After years of promising this the fact is we are worse of today than 10 years ago because we now have different form factors. It appears the whole thing is getting worse to me and I expect soon to have a request to build a website that looks good on a clay tablet or as a tattoo on an elephant's arse.
These days you really need to decide an area to focus on first.
I will definitely second that. I made the mistake of trying to ingest too many technologies at one time for awhile (studying too many different things) and basically spun my wheels for a good while. There's only so much bandwidth the brain will handle, particularly in an information-intensive field like this one. The old adage "Jack of All Trades, Master of None" really applies here.
It's like surfing...Lots of product waves that are supposed to be the ultimate, become only the next big thing, then are forgotten (except for code maintenance). Silverlight is a good example. It was supposed to be "the next big thing" and to "conquer the web" and "everyone should learn it". Now it's abandoned by Microsoft and effectively dead for new development. Oh, wait...Now there's Metro! "Catch the wave, man! It's so cool! It's the ultimate!"
Next year it will be something else that will save the world, produce world peace, and be the Silver Bullet.
This same technology wave phenomena occurs in Java and to a lesser extent in other environments and tools. The newcomer will keep getting hit by the waves until he/she:
1. Picks one and rides it in to the beach.
2. Gives up.
3. Learns to surf.
So pick a wave and learn to surf it and perhaps ride it in to the beach or keep catching new ones until you're tired of new waves!
I'm an avid climber, so don't have time for number 3!
What I discovered when I was trying to learn Java AND C# at the same time was like climbing 500m up the face then deciding I wanted to rappel over to the trail on the other side of the face. I kept falling back to ground level having to start over because I couldn't remember exactly where all the handholds were on BOTH trails. That's how I viewed the situation when I decided to abandon Java and forge ahead with .Net. I've made more progress on my #1 "trail" in the last week than I made the last year because of that one issue. I just needed to back off and realize I was trying to [mentally] take on too much. I've always had that problem!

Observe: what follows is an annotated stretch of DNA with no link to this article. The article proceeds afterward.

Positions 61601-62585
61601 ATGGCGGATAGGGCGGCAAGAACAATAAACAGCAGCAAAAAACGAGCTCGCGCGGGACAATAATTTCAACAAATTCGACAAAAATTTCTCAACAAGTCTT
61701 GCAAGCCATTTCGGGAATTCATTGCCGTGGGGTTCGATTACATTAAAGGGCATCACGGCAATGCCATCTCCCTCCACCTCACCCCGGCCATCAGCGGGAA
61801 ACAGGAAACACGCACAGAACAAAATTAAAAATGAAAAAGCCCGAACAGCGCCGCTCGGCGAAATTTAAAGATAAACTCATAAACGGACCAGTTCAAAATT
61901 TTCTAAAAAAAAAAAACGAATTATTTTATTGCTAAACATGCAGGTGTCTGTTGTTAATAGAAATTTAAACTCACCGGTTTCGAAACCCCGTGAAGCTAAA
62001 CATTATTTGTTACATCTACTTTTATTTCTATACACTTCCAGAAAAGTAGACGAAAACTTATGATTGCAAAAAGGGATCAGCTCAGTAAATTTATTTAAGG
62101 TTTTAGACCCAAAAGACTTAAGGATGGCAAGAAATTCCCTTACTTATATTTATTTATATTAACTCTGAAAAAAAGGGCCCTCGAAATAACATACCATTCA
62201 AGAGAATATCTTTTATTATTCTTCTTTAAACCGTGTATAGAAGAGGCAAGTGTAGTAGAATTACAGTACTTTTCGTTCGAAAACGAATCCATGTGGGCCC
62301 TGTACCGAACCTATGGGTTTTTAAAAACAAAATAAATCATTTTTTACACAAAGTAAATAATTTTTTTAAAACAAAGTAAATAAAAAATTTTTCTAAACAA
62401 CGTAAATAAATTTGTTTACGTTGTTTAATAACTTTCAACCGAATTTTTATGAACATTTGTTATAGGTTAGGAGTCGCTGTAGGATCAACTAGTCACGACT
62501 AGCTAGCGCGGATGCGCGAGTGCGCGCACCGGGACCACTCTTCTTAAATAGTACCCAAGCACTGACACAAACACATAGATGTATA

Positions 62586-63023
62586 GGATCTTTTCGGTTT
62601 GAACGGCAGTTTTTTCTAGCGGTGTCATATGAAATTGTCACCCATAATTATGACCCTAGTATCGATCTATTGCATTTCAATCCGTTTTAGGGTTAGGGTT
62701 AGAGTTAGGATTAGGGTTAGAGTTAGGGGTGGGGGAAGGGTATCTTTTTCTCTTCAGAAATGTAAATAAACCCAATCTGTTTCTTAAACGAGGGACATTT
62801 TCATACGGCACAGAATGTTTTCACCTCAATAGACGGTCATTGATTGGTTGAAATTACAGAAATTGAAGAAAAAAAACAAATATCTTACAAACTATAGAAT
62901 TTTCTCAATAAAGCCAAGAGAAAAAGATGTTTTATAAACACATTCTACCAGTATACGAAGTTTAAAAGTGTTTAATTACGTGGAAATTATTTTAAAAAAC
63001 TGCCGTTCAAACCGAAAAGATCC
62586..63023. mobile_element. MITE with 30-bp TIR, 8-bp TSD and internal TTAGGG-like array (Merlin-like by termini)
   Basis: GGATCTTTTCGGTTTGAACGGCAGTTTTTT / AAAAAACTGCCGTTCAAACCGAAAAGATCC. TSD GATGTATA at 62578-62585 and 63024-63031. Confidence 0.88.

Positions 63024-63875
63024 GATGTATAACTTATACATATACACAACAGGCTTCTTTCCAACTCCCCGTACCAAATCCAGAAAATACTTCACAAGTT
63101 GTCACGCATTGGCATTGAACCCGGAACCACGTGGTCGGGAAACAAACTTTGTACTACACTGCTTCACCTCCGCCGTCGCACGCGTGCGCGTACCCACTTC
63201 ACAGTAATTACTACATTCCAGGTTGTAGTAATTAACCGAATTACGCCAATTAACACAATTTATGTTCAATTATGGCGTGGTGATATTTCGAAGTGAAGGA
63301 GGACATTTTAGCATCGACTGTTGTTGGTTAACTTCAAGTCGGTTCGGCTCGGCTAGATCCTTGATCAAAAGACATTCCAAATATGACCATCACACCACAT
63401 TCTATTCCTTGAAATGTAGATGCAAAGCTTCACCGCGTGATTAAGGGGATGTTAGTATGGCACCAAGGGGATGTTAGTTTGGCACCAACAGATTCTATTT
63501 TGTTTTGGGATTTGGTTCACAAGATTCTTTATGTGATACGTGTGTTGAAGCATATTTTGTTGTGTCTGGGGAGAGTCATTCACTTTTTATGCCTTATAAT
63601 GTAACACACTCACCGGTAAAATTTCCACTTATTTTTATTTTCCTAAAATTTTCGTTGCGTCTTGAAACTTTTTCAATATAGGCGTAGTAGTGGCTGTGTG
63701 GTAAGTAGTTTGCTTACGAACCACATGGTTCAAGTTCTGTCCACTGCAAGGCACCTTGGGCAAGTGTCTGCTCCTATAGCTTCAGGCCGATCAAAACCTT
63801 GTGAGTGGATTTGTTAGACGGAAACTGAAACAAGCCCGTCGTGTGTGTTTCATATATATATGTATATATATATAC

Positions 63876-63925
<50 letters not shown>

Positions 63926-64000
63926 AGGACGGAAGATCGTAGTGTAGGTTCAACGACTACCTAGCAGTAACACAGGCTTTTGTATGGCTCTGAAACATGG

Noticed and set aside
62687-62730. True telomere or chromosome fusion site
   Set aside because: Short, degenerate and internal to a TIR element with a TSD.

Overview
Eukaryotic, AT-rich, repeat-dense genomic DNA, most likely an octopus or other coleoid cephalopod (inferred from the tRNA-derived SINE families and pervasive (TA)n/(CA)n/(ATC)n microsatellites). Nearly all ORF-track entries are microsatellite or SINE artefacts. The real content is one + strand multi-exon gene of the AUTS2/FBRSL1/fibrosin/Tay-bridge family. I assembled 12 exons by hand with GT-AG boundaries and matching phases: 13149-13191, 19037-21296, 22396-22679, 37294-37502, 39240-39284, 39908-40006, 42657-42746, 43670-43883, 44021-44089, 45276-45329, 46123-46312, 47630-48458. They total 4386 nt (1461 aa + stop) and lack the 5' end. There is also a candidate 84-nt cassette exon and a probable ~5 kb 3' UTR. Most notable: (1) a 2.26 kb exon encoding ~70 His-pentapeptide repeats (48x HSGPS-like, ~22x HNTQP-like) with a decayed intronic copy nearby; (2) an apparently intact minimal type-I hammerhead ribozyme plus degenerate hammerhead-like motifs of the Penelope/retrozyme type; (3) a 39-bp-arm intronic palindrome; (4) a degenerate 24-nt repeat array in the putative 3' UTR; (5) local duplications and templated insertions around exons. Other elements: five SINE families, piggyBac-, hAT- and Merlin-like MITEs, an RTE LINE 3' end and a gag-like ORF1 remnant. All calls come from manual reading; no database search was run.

Well said. It's not so much that things change dramatically in 20 years, its that things change dramatically every 20 days! But it doesn't really matter because ANY tool you select and become proficient in will be useful to someone.
So my advice to you is not to worry too much about picking the right tool to focus on, but find a project that interests you (or, better, consumes you) and dive into it. Perhaps an open source project that doesn't have too frenetic of a development pace. Then learn everything you need to learn for THAT project. At the end you'll not only have a new set of tools in your belt, a shiny project you can refer to on your resume, but you'll have a sense of accomplishment. And that is something that will still be valuable 20 years from now.
but that doesn't mean that you will be able to get paid for it
Certainly I agree that there some languages that are obsolete. But diving into an existing open source project, as I suggested, is unlikely to land you in such a ghost town.
Perhaps the best advice I can give is to checkout the incredible statistics collected at ohloh.net. The graph I've linked to confirms my suspicion that usefulness of a large spectrum of languages is converging to an astonishingly level playing field over recent years. It's hard to go wrong with any of them. (Although C# doesn't seem to be faring quite so well, at least in the Open Source world -- check out this graph.)